Resource efficiency

Our mission is to help accelerate the transition to a greener future, and that means taking action in all areas of our society and economy. That means tackling the dirty and unseen infrastructure that makes our current way of living so unsustainable.

We are proud to be working with some of the companies who are trying to make a dent in this sizable challenge. Whether it is finding innovative ways of creating energy from waste that would otherwise end up in landfill, or using technology to cut the carbon footprint of our colossal food supply industry, these investments are making a real difference on cutting the environmental cost of what we consume and throw away.

  • 5 investments
    funded
  • 4,000
    investors
  • £24.1M
    invested
Resource efficiency

Finding innovative ways to make better use of what we throw away

As a country, despite our diligent recycling, we still send around 12 million tonnes of rubbish to landfill each year, with a further 3.6 million tonnes exported to European countries. And some types of waste — like black plastic food containers or old car dashboards — simply can’t be economically recycled.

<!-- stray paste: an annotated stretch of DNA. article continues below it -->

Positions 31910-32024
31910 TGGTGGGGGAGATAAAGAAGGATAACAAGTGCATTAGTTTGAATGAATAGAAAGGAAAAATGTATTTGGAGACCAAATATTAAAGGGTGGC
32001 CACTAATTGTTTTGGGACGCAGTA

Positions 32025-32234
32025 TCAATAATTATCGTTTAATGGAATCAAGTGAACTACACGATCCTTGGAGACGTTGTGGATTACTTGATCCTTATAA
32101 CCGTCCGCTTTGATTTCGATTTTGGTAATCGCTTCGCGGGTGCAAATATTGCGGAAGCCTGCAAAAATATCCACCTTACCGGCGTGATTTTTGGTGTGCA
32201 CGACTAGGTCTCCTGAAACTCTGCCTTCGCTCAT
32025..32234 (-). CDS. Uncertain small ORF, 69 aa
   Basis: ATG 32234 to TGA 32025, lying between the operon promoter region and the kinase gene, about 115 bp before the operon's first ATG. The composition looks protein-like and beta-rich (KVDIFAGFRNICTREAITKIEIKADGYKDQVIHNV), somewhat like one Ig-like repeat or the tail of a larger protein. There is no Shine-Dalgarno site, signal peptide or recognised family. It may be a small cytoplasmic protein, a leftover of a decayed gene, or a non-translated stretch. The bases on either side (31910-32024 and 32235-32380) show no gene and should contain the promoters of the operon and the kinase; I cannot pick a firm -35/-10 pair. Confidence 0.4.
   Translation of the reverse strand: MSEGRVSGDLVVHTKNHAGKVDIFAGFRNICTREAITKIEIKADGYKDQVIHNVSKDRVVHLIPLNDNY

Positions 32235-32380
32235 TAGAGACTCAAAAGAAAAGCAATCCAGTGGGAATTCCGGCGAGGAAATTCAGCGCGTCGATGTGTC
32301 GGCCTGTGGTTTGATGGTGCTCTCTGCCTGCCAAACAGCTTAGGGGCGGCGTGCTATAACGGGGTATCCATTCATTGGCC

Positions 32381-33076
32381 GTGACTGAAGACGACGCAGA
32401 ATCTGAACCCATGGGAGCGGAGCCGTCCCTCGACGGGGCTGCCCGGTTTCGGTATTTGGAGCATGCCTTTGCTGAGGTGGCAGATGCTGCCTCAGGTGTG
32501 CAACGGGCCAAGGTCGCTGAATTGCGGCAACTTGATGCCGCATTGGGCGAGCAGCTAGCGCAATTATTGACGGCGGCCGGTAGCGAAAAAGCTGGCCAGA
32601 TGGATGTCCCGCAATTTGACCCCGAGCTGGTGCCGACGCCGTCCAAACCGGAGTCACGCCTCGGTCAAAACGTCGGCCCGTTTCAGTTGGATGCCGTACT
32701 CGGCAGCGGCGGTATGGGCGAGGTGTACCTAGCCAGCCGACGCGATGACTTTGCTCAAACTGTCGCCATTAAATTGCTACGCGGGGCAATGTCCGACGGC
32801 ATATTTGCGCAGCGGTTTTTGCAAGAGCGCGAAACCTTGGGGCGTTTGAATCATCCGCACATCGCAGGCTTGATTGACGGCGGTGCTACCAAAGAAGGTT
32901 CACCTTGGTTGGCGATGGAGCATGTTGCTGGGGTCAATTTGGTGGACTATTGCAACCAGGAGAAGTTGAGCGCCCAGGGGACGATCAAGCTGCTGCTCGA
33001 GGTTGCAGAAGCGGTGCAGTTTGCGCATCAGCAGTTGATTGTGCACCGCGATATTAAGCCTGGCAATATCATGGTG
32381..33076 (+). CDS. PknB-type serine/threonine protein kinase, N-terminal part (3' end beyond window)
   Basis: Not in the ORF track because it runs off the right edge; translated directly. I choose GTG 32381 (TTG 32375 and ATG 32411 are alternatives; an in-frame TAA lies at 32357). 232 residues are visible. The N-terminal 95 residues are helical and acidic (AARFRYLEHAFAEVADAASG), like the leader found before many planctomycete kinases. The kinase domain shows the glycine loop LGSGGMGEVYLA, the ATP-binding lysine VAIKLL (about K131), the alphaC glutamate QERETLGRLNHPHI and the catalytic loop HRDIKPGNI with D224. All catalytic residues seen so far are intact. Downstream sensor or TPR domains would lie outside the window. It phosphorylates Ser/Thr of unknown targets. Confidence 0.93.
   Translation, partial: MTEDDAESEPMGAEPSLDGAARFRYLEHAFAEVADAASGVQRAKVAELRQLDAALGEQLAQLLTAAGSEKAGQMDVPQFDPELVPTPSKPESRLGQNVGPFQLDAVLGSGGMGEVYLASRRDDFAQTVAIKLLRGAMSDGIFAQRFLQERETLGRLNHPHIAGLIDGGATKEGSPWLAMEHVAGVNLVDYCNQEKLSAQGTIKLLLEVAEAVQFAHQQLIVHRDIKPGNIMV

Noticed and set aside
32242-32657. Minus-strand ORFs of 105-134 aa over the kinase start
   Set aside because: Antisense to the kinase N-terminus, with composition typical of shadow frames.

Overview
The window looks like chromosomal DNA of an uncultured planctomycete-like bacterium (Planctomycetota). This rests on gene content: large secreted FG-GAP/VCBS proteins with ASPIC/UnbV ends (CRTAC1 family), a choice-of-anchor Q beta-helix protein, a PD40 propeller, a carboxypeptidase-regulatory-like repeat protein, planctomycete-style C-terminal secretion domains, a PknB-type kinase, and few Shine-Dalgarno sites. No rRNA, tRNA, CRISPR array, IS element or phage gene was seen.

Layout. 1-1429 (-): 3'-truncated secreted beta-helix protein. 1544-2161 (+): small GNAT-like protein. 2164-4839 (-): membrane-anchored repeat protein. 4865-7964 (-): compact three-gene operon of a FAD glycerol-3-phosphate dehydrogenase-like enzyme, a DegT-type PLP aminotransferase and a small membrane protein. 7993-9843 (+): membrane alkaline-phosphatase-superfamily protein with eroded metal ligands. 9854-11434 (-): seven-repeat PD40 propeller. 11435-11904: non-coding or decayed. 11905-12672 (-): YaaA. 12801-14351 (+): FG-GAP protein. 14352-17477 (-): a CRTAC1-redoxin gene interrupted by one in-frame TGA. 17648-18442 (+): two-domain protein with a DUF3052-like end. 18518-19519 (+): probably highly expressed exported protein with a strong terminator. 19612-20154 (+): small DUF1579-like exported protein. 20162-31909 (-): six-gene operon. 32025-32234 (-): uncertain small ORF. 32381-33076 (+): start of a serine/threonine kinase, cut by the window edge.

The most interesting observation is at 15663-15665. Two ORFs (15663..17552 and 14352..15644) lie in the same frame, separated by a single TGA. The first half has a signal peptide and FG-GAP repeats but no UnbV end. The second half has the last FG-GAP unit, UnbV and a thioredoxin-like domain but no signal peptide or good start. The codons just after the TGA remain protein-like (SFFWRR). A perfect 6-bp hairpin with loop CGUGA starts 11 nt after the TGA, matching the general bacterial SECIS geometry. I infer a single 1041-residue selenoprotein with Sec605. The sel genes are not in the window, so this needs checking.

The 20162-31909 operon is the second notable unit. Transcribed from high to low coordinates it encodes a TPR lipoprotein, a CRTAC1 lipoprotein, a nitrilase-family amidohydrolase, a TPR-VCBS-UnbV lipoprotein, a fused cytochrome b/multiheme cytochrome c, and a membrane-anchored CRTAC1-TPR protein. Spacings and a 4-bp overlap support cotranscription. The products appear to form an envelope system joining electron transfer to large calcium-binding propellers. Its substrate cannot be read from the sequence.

It’s a dirty problem which needs new and innovative solutions. Abundance customers have backed a number of projects from pioneering businesses tackling this issue — ranging from creating biofuels from whisky residues, to recycling an old coal-fired power station to run on sustainable energy pellets made from organic waste and residual waste plastic. These solutions — in combination with further progress on reducing our levels of waste — are critical if we are to build a less wasteful future.

Investment case studies

Helping grow more of the food we need closer to home

When we think about reducing the environmental impact of the food we eat, the focus is often put onto consumers’ dietary choices. But we must also transform the way we produce our food to make a real difference. We import half of our fruit and vegetables — particularly outside the traditional UK growing season — so we must find ways of growing more of the food we want closer to where we need it, while conserving other natural resources such as land and water.

We are working with UK companies using technology — from advanced greenhouses to hydroponics — to cut the carbon cost of the food we want to eat, and give consumers the choice to buy british for more of the year.

Investment case studies